Debates on jobs and the economy will dominate day two of the 76th Fine Gael Ard Fheis in Dublin.
Taoiseach Enda Kenny, who opened the event at the Convention Centre last night, will deliver his key note address at 8.30pm tonight.
Around 4,000 grassroot members of the party are attending the Ard Fheis, the first since last year's General Election result.
Security is tight as a number of protests are being held to coincide with the gathering, including one organised by opponents of the controversial household charge.
"I am glad to report to you that our partnership government is working very well with a shared commitment to delivering our Programme for Government," Mr Kenny told delegates in his opening address last night.
"We have made a solid start but we have a long way to go."
Referring to the €100 household charge, Mr Kenny said he knew that new taxes were never popular.
"The household charge is no exception," he said.
"But it is needed to fund essential local services.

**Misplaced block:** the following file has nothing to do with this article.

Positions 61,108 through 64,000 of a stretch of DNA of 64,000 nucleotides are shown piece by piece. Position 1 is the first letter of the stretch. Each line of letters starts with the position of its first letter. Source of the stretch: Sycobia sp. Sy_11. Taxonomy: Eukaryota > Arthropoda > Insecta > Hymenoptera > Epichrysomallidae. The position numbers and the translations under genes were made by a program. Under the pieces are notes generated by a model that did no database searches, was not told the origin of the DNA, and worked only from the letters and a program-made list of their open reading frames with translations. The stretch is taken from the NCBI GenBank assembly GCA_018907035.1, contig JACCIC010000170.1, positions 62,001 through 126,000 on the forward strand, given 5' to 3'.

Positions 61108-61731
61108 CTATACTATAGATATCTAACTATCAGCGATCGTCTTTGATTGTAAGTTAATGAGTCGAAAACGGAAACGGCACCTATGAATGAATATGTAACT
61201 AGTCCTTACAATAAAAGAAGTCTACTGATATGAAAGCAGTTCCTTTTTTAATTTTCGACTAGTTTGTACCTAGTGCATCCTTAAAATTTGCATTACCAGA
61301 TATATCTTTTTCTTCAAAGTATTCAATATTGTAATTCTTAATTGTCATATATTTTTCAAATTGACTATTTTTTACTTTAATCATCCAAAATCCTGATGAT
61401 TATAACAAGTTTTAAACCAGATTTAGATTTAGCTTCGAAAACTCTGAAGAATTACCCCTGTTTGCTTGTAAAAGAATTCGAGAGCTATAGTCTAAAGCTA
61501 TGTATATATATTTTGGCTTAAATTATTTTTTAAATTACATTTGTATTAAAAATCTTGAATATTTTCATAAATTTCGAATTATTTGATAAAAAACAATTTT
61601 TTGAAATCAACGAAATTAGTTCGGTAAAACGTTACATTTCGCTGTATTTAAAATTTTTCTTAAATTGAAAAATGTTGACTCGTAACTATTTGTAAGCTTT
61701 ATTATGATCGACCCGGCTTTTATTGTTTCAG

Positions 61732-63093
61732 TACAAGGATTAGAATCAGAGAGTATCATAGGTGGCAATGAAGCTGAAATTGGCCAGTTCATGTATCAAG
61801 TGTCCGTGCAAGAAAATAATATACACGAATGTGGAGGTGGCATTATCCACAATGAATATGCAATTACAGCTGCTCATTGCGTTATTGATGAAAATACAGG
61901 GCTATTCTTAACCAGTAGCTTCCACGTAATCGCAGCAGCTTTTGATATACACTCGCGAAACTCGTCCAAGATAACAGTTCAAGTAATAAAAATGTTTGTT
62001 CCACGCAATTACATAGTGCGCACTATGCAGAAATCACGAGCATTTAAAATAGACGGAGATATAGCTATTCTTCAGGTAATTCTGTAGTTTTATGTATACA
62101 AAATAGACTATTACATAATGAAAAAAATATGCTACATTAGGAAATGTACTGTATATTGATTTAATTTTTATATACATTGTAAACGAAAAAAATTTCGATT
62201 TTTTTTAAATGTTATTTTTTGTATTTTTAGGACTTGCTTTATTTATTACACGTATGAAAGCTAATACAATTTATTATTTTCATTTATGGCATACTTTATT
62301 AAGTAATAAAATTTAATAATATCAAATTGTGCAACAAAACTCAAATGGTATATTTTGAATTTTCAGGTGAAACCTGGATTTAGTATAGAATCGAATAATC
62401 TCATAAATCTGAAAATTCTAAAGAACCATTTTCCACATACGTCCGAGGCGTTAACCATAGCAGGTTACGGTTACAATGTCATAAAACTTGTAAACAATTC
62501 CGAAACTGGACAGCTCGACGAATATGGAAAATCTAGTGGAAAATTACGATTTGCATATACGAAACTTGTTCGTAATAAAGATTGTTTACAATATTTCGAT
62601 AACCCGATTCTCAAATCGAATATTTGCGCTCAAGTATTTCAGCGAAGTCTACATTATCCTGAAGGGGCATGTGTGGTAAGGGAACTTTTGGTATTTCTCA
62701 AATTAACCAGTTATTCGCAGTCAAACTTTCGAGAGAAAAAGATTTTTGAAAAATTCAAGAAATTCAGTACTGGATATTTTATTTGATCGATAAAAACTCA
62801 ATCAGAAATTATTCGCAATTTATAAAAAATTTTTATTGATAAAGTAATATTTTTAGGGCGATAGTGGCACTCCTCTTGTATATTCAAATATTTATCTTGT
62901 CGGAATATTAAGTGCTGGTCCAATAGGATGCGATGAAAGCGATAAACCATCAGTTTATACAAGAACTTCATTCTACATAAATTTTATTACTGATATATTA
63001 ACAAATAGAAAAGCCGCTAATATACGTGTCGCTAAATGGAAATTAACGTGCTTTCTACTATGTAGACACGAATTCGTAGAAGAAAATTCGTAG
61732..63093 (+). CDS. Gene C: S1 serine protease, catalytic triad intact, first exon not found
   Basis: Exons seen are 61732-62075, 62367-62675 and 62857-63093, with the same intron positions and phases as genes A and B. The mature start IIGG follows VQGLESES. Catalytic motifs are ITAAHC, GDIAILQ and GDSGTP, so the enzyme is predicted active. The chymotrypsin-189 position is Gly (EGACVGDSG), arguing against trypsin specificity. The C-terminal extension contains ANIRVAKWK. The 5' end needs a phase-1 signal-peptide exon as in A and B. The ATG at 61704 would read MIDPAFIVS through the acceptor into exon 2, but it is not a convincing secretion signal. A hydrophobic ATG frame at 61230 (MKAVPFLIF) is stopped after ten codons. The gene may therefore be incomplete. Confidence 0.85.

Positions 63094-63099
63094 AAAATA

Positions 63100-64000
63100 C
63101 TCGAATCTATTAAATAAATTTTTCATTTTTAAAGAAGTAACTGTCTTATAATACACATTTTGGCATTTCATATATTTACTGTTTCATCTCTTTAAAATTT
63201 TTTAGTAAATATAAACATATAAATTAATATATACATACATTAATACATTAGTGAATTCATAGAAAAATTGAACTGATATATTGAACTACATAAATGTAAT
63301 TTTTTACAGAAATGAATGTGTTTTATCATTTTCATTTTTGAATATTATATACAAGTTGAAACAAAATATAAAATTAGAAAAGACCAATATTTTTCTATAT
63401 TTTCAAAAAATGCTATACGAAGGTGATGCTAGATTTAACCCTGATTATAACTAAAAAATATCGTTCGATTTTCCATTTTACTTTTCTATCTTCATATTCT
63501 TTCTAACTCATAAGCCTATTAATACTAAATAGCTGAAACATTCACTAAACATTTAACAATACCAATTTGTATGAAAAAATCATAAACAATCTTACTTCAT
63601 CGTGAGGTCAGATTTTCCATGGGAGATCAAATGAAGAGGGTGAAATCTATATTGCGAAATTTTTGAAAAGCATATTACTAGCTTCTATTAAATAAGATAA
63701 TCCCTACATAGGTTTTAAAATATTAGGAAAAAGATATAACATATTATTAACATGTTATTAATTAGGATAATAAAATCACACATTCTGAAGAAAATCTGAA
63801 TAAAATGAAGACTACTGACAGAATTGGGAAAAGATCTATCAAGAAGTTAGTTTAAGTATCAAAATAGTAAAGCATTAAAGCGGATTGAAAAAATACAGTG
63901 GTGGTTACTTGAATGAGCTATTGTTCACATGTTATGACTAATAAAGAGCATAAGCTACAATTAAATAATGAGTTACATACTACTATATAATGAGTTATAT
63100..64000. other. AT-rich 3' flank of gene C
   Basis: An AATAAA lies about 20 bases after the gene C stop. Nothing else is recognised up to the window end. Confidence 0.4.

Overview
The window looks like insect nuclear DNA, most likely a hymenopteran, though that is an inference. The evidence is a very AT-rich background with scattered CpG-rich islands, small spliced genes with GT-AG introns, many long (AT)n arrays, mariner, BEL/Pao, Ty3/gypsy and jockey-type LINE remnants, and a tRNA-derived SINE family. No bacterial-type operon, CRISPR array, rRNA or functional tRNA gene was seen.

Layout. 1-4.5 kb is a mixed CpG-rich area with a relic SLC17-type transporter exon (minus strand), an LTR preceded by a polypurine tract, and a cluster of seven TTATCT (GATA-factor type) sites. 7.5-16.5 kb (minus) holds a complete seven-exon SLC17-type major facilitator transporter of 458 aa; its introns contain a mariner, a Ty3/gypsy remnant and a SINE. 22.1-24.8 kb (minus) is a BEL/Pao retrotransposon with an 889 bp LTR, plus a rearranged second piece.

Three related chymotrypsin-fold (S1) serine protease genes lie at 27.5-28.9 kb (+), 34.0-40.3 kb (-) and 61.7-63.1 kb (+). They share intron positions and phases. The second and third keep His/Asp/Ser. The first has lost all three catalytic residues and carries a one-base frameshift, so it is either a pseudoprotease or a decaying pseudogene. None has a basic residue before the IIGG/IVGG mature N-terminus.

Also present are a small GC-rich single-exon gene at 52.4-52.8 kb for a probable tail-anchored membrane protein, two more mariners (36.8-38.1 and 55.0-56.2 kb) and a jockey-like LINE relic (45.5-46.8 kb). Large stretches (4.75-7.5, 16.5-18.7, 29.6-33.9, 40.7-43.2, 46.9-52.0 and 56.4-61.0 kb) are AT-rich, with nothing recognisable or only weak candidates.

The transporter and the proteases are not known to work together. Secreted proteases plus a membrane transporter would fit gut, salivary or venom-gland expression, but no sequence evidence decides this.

"I thank those who have registered and paid for the charge to date and I welcome the significant increase in the numbers registering in recent days."
Mr Kenny also said he was confident that the Irish people will ratify the EU fiscal compact in the referendum to be held May 31.
He said the treaty "will ensure other EU members follow the same sound budget rules we ourselves have now adopted, build confidence in both Europe and Ireland, and ensure that investment and jobs keep flowing into our country".
"This referendum offers this country a vital and unique opportunity to send out a powerful signal around the globe that Ireland believes in the future of Europe, and of the Euro currency," Mr Kenny said.
"In committing to these good housekeeping rules, we will also ensure that no future government will behave recklessly with the people’s money and the people’s futures."
He also said that he wanted to ensure Ireland continued to have access to the "insurance policy" of the European Stability Mechanism, which he said was a crucial reassurance for potential investors in Ireland.
"The best way we can ensure this is a resounding Yes to jobs, Yes to Ireland and Yes to Europe on May 31," he said.
Mr Kenny also revealed that he has appointed Agriculture Minister Simon Coveney to coordinate the Government's campaign for a Yes vote in the referendum.